March 16, 2016

Zaman Editor: “Turkey is hell for journalists”

The EU’s resistance to make Turkey a Member State, has led to a partial cutback of reforms by Recep Tayyip Erdoğan’s Government, suggested Sevgi Akarcesme, the Editor of “Today’s Zaman” , the english speaking version of Turkish “Zaman” newspaper that was seized by Erdoğan on 4 March 2016.

New Europe spoke with Akarcesme in Brussels, at a press event organized to raise awareness about the lack of press freedom in Turkey. Akarcesme appeared afraid to return to Turkey after the shock of the newspaper’s seizure and the attacks she personally received, while being present in Zaman building, as invaders were ordered to “sweep this woman away from this floor”. While discussing what could be different if Turkey had earlier joined the EU and if all this containment was false, she refused to blame only one side:

NE: Do you believe things would be different if Turkey was already part of the EU? It seems you partially blame the EU for the lack of reforms that the slow accession process has brought. Is that so?

SA: It is not only the EU’s faults, it takes two to tango. Everybody knows that the Turkish Government is losing interest in the European bid and is turning more oppressive under Erdoğan. It has become a one man rule, but since the refugee crisis the EU has become more and more silent to Erdoğan, has been compromising more from its values and only contributes to a deterioration of the situation in Turkey.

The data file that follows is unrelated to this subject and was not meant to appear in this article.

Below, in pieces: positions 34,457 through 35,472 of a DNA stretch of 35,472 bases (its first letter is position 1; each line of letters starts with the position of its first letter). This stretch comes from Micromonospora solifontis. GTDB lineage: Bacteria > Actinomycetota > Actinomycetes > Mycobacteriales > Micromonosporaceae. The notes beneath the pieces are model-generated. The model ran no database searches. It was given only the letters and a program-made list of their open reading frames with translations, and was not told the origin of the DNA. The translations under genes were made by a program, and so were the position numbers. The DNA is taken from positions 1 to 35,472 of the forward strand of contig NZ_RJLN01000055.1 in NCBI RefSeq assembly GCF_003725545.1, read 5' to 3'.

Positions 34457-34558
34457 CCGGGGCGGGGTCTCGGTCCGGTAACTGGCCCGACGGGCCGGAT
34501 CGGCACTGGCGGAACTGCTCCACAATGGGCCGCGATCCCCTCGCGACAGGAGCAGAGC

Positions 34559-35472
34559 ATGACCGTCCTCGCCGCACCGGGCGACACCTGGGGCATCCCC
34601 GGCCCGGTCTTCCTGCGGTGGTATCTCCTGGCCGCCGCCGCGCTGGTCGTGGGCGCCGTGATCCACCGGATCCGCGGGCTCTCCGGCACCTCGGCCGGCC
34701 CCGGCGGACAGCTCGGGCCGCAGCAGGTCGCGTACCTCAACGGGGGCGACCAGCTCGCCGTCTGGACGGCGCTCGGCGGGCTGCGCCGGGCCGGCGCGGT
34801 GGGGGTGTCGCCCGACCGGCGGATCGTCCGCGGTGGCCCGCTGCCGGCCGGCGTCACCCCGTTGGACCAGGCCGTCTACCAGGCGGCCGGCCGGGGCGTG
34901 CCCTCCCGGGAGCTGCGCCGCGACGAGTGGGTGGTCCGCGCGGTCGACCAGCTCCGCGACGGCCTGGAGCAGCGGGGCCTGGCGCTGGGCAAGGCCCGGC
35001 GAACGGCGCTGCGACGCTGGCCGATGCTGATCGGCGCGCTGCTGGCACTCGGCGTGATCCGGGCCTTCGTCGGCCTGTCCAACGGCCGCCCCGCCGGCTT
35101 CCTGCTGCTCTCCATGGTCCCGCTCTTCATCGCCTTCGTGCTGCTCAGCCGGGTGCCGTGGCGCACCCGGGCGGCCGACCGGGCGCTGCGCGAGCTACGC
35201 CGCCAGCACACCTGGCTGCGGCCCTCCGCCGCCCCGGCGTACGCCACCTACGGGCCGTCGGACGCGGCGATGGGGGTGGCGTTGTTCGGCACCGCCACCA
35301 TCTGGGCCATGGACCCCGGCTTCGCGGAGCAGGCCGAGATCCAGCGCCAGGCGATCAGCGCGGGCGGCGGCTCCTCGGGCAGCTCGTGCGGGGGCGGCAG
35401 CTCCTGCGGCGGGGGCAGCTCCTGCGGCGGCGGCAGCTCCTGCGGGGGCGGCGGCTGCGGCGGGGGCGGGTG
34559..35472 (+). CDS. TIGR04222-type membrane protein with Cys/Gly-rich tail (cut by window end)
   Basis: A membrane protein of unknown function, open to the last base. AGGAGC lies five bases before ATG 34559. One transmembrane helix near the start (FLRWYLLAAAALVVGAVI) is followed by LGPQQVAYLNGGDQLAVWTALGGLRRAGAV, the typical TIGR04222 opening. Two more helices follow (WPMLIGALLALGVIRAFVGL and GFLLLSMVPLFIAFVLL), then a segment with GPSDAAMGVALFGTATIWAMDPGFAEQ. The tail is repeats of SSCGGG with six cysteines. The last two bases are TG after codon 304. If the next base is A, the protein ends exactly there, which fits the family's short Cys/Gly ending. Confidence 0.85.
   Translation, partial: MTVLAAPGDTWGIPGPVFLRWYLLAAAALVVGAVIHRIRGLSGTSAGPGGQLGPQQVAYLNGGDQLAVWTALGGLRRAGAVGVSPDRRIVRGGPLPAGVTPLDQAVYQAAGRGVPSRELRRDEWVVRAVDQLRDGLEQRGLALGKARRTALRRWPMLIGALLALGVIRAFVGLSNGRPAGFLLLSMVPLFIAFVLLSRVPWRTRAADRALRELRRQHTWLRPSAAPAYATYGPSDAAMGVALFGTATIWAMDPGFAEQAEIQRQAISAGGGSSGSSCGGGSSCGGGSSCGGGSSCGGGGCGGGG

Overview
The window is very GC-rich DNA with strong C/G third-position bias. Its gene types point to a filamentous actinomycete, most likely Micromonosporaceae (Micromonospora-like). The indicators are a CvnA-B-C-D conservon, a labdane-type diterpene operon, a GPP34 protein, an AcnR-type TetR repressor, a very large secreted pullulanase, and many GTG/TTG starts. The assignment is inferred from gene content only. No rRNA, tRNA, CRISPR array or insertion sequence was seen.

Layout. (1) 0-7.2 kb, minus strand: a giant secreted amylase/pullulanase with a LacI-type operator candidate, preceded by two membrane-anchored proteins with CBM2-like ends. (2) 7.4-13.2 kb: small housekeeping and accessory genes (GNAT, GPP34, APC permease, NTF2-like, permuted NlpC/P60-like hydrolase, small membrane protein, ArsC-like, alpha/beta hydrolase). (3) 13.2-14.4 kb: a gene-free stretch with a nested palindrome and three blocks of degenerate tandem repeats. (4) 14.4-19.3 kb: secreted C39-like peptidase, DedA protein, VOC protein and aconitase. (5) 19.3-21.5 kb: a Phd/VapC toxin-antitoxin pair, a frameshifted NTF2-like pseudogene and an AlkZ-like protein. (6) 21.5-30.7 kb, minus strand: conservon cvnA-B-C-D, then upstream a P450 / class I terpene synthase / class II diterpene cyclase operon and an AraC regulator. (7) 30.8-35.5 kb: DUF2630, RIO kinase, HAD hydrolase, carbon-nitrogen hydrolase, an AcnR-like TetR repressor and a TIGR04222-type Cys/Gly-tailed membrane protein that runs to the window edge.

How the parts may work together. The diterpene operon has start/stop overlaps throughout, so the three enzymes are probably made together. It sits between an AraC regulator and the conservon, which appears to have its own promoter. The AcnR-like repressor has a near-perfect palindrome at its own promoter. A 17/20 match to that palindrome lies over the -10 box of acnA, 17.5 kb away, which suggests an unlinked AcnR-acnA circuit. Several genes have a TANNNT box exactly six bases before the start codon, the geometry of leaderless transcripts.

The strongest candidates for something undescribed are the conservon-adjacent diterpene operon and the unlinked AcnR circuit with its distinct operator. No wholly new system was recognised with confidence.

NE: In terms of informing Turkish people of what has been happening since Zaman was seized, what are your plans?

SA: We have Twitter; social media is pretty much the only medium we are left with at the moment. Most of the TV stations are pro-Government and are controlled by the Government in Turkey, so it’s very difficult to reach the majority of people through TV stations. Most of the critical newspapers are also pro-government, the critical newspapers are one by one seized by the Government. Unfortunately there is a very, very severe, critical condition in terms of free and independent media in Turkey. There are always websites and news portals, so we might continue, we might not have a print publication. Everything is so new, we are still trying to recover from the trauma we are experiencing in Turkey at the moment.

NE: What do you expect from the next EU Summit?

SA: I don’t expect much from the EU in the short term much, as long as the refugee crisis continues, but if it was up to me I would expect from the EU to stand up for its own values and care about media freedom, which is the pillar of democracy in a country.

Zaman’s seizure: How everything started

Akarcesme still officially remains the Editor of “Today’s Zaman” and appeared unwilling to quit, in order not to give up her legal rights. Akarcesme described the grave situation of deterioration of democracy in the last 2-3 years. “I feel much more relieved being in a democratic country”, said Akarcesme from Brussels, describing the situation of Zaman’s seizure, following corruption investigations on Erdoğan’s family and Ministers.